Wednesday, August 5, 2009

The Huddle Fantasy Draft 2009


Last month I was asked to be one of ten "owners" to participate in The Huddle's first open fantasy draft.

The Huddle Home Page
The Huddle Draft Board
My Evaluation of the Other Owner's Drafts
Expert Draft Grades

First off, I want to say thanks to Ben and The Huddle for inviting me to take part in such a project. I had produced reports/papers for some professional hockey teams on player evaluation based on my masters work, but I had never taken part in a fantasy draft. Ever.

It was as time consuming and addictive as I had feared, but I really enjoyed the selection process, the respectful banter between the owners, and the overall experience.

I am a good enough ultimate player to know I’m not really that good. I’m also good enough at player evaluation and general sport management (Sport is my day job and I love to do it) to know that picking players from all over the world without a lot of stats and video out there can be a little subjective and almost impossible to ensure success/approval. Thus, I set out to follow these steps ·

  • Pick only players I know and have seen/played against ·
  • Pick as many well known American players off the board to counter my fellow owners strong suit
  • Use whatever stats I could get from past world events to fill out my board. (Looking at International Players and seeing who played well versus Canada and the US in the detailed WUGC 2008 stats)
  • Have fun with it!
Here are my picks in order of round and selection:

1. Alex Nord- High pick from Sockeye, needed his D, players with his size, expertise and pedigree are rare. This is why big men go number one in the NBA draft.
2. Jeff Graham- He's good, he's all rounded and highly regarded in the East Coast. He doesn't come to my No Borders tournament but gripes will not help me win this tourney
3. Derek Alexander- Phoenix/Furious/Canada player is a freak athlete who players in Ottawa mistakenly try to emulate. It's impossible. He is a great comeback story and more importantly still a world class elite player as a handler or cutter.
4. Moses Rifkin of Sockeye is a great o line cutter. He's well known so he needs to be snapped up. He will keep the offense rolling to allow big plays and he will fit with later picks.
5. Jeff Cruikshank- I wanted a 6'1 + lefty handler with world and UPA hardware overflowing in his trophy room. I also wanted someone I know can throw it anywhere/anytime and has the respect of the very greatest. I think I nailed it
6. David Wesley is a Swedish player out of Gothenberg (Goteberg) who had a great 2008 worlds. He scored 31 goals and did not disappear when he faced Canada and the US. In fact he was pivotal in scoring. Most importantly, I realize other teams are ignoring great teams and I must pick elsewhere to stay covert. English is not a problem for the Swedes.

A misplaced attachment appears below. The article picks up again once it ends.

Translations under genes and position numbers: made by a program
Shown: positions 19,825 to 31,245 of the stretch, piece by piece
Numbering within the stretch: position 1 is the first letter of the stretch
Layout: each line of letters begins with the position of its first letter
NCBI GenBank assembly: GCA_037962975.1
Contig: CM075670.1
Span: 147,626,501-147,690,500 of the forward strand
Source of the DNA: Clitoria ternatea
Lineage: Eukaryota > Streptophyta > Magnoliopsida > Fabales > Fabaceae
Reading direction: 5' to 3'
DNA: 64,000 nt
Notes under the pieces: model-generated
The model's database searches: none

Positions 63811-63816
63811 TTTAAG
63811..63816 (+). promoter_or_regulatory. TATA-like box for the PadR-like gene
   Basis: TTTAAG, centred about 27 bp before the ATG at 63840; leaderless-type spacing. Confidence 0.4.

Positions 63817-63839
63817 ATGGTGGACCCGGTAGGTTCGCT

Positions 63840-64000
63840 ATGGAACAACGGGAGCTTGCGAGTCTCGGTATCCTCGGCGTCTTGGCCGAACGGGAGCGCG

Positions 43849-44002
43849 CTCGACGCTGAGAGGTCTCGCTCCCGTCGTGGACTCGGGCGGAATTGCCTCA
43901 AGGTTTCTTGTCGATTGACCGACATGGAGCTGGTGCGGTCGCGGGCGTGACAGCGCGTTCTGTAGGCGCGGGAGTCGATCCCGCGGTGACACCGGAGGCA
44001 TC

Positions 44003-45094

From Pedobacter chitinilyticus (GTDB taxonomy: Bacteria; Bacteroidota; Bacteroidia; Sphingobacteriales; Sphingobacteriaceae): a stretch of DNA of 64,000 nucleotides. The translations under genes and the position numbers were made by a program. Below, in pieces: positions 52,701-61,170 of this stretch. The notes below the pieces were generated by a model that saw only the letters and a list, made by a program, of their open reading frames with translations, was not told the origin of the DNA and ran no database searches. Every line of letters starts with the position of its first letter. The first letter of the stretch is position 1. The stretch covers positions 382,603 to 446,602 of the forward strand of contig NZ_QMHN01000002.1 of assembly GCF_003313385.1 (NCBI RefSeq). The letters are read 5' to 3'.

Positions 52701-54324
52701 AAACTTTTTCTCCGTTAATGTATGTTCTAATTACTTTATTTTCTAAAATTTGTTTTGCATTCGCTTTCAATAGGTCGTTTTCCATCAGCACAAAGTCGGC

7. Marc Roberts- Another Furious star that will come out one last time to do what he does- win. I will use him off the bench and will not hesitate to plug him in.
8. Jim Schoettler- Former Jam star and current Bravo player is dominant end zone presence, massive at 6'5, and proven. I'll surround him with players that can compliment him should age be starting to take their toll.
9. Gloves are off. Other drafters either don't know GOAT or disrespect them. Eric St Amant of Mephisto/GOAT is my first pick and Sam Kennedy of GOAT/Canada WG 2009 is my second. Both are huge, both can play elite O and D, and both are peaking/at their prime.
10. GOAT players galore again. I take young handler studs Jeff Lindquist and Anatoly Vasileyev. These are important pieces of the new blood of GOAT that ensured a Boston Invite 2009 win. Lindquist was a World Games alternate this year and Anatoly won gold at 2008 Worlds. I'm shocked they are around.
11. Best sleeper in my draft is James Donovan, unstoppable o line cutter whose absence at UPAS last fall might have been the one thing that prevented GOAT making the final step. (That and respectfully acknowledging the greatness of the very best opponents). Colin Green is a d line cutter/handler that one of the best strength coaches in Canada (Andy Stewart) called "One of the best athletes I have seen, and the best ultimate athlete"